• The big tip (mentioned in my last post) doesn't have a coupler. I'm also no longer sure that I'm going to get it. She demonstrated icing the cake using it, but I'm not convinced that I'm ready to appreciate its advantages.
  • How to prep the disposable bag for icing: Drop in the big part of the coupler, back it up a smidge, cut the bag with your scissors, put the tip on, and then screw on the ring. (Now I see that my "Baker's Secret" pastry bag from yonks ago is unique in being such a bugbear to clean - the bag is permanently attached to the big part of the coupler.)
  • Wilton has plastic tips you can throw onto the end of the decorating tip and then you can put a bag of icing, tipped and ready, into the fridge to use later, and it won't dry out. (Nice if you want a break or don't want to clean the bag out of excess frosting but also don't want to use what's leftover right away.)
  • Student suggestion: when filling the decorating bag, put it in a larger cup.
  • K's method: fold the top of the bag over. (If using Wilton's disposable bags, fold over at the top of the logo.) Fill the bag a bit past halfway. (If usinf the Wilton disposables, fill it up to the bottom of the logo.) Use the spatula to dump clumps into the bag, then run the spatula against your where your thumb (which is under the cuff) is pressing to clean it off before putting more in. Shake icing down to bottom. Smooth all icing to the bottom. Twist the bag a few times to eliminate air pockets and give yourself a nice, plump area for grasping. (Repeat the last two steps as you ice.)
  • Filled cakes. I feel like a whole world just opened up to me. She used the cheaper ($2-3) Wilton leveler, the one that is out of stock at Michaels and may not come back in because (theory is) Wilton could be revising that product. (Which doesn't really help me for next week, but I can get one elsewhere.) She did have to see-saw it slightly (a complaint on the forums is that it doesn't slice right though), and she also had to fiddle with it to get the wire on the right notch on both sides at the same time, but it seemed like a great product for the price. (The more expensive one is $25.) Anyway, I've always thought of cakes with layers as these complicated things involving lots of pans, and now I see it's just a matter of adjusting the leveler and going to town. Big secrets revealed!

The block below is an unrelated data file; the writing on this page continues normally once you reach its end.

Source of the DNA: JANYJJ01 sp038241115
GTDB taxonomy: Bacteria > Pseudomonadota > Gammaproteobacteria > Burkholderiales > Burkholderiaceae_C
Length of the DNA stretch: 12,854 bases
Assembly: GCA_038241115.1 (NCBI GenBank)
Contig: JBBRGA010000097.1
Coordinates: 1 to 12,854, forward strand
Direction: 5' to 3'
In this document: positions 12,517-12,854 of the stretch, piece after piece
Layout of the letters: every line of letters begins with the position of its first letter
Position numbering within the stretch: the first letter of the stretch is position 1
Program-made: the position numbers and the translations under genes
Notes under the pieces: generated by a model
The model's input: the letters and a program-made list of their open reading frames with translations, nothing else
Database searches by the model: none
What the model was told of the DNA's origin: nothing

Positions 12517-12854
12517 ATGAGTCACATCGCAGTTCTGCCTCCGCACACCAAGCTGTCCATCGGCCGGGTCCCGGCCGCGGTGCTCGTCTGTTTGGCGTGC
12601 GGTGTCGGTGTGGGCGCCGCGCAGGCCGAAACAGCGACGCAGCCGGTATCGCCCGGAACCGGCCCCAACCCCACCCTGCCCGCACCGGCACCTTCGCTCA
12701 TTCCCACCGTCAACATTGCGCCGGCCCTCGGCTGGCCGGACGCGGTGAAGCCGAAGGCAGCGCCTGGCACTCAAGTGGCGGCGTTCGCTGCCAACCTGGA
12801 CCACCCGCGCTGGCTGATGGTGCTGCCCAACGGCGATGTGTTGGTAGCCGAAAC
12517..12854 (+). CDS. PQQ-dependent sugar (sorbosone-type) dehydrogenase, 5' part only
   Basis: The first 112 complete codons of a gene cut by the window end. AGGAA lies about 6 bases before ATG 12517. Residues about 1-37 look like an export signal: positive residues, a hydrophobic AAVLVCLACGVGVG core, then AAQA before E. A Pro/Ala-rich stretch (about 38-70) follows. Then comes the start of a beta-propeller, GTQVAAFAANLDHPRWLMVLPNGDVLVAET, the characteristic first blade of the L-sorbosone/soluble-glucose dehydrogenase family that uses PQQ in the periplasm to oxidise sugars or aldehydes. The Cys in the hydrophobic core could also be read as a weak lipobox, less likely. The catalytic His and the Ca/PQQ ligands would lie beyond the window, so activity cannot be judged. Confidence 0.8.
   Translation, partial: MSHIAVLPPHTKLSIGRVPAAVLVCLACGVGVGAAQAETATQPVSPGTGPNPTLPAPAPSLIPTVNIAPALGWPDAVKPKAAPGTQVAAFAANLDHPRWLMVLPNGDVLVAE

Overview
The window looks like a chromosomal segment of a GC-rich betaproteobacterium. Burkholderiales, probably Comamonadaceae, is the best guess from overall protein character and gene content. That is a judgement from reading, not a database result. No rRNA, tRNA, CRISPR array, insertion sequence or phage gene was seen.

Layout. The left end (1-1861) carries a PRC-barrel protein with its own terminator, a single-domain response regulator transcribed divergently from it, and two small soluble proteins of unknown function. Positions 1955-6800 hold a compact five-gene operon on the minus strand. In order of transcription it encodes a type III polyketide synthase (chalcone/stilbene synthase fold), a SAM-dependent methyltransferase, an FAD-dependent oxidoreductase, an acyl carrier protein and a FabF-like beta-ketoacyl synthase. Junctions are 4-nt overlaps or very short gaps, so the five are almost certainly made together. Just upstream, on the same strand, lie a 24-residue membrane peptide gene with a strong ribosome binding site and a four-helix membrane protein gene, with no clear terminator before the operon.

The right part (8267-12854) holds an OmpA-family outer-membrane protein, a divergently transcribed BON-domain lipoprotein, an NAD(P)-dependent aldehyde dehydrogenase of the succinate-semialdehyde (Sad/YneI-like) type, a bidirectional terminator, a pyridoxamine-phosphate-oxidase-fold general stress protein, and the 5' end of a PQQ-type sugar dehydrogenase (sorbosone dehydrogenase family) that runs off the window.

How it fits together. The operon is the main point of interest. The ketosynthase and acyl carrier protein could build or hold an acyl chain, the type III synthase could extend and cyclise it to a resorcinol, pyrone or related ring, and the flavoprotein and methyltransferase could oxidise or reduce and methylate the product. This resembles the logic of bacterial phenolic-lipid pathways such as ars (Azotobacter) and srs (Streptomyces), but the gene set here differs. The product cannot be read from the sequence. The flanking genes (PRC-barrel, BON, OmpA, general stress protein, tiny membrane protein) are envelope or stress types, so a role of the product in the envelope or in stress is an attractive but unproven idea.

• Sidebar anecdote: I used to pester my great-granduncle Pat (not my father's uncle but my grandfather's uncle) for stories about my great-grandparents (his brother and sister-in-law) during our raging friendship of the late 1990s. He lived for them a bit in his younger years - my great-great-grandmother died when he was a kid, and my g-g-gf died when he was a teen. But now I'm just showing off that for awhile I had a best friend with such a deep and clear connection to my ancestors, so let's continue. So, he was living with them, and my great-grandmother (Pearl) was a very kind woman who liked to take care of the neighbourhood kids, feed them, and so on. One day a kid comes crying. Why? His mother beat him. Why? Because he was telling his mother about a triple-layer cake Pearl had made, and his mother beat him for lying. Everyone knew there was no such thing as a triple-layer cake! So, Pearl made a triple-layer cake that afternoon and took it to the boy's mother. Basically, she was all IN. YOUR. FACE. WENCH. As soon as I get my $3 cake leveler, I'm going to truly feel like Pearl's heir. (Although she probably used a knife.)
  • When filling a cake, make a dam of icing around the edge, about a half-inch away, first. We don't want jam or Nutella oozing out during the icing stage.
  • Some people use a dot of icing to stick their cake to the board (or plate) before decorating.
  • That hand stays (relatively) still. The turntable does all the work.
  • If you get a single crumb on your spatula (that you're using to spread around the icing), stop and wipe down the spatula. The spatula must never touch the cake - just the icing.
  • After 20-odd minutes, K. smoothed the icing by putting parchment over the cake and running a smoother (which she sad to learn is not in our kits, but any small, flat surface you can grab will work - think of a tiny, plastic iron) over it.

At the start of class K. handed out the lesson plan booklets, which have step-by-step instructions with pictures (as well as blurbs about non-essential but life-enhancing tools down at the bottom). Near the end of class, she went over the list on page 17, which is the list of what to bring to the next class.

Wilton list

See all of those X's and scrawled notes? Let me just bring up one more thing and then I'll go over the supplies I actually needed tonight and the ones I don't need after all for next week.

On the Wilton forums, a common complaint is that there isn't time to decorate the cookies on the first class. The other instructor who was doing sign-ups for the classes last Saturday warned me of this. K. said that she didn't get to decorate cookies on her first class. It's a known issue. A related complaint is that the instructor spends time showing off Wilton products in the store aisle that could have been used for more interesting instruction.

Well, we got to decorate cookies. K. took us on the field trip to the Wilton aisle after class, making that part optional (everyone went), and because she had modeled so many products so well during the demos and hands-on instruction, we all were able to ask intelligent questions, and everyone started buying their supplies for next week, so I don't think Wilton or Michaels lost any sales. I was amused by the people who were shocked by next week's supply list. Yeah, when you're sold the kit (described as "what you need for the class") and given a list of supplies for the first class, it's definitely misleading.

But, if you have a great instructor like K., I can see getting away with not buying anything else. You'd have a harder time, but you'd never feel like you were only half-participating. I think the people who didn't bring anything to the first class still had a good and useful time.

Okay, time to dissect the supply lists. This is the list for the first class, straight from the Wilton website, my comments in red: